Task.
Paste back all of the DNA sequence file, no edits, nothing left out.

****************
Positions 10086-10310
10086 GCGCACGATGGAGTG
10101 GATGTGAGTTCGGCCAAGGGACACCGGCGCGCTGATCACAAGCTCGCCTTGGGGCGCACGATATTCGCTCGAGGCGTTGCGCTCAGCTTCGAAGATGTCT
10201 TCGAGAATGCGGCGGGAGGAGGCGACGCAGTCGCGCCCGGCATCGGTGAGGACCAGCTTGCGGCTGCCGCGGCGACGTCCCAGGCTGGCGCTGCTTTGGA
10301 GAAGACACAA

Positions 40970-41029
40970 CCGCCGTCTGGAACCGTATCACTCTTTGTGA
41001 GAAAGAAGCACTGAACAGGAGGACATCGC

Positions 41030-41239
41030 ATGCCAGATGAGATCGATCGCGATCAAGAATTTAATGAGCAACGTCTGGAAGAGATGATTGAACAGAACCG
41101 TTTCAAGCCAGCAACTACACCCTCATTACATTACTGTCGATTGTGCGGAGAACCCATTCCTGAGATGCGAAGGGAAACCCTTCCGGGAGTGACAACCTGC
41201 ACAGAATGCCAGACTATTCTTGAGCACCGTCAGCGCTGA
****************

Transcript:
Positions 10086-10310
10086 GCGCACGATGGAGTG
10101 GATGTGAGTTCGGCCAAGGGACACCGGCGCGCTGATCACAAGCTCGCCTTGGGGCGCACGATATTCGCTCGAGGCGTTGCGCTCAGCTTCGAAGATGTCT
10201 TCGAGAATGCGGCGGGAGGAGGCGACGCAGTCGCGCCCGGCATCGGTGAGGACCAGCTTGCGGCTGCCGCGGCGACGTCCCAGGCTGGCGCTGCTTTGGA
10301 GAAGACACAA

Positions 40970-41029
40970 CCGCCGTCTGGAACCGTATCACTCTTTGTGA
41001 GAAAGAAGCACTGAACAGGAGGACATCGC

Positions 41030-41239
41030 ATGCCAGATGAGATCGATCGCGATCAAGAATTTAATGAGCAACGTCTGGAAGAGATGATTGAACAGAACCG
41101 TTTCAAGCCAGCAACTACACCCTCATTACATTACTGTCGATTGTGCGGAGAACCCATTCCTGAGATGCGAAGGGAAACCCTTCCGGGAGTGACAACCTGC
41201 ACAGAATGCCAGACTATTCTTGAGCACCGTCAGCGCTGA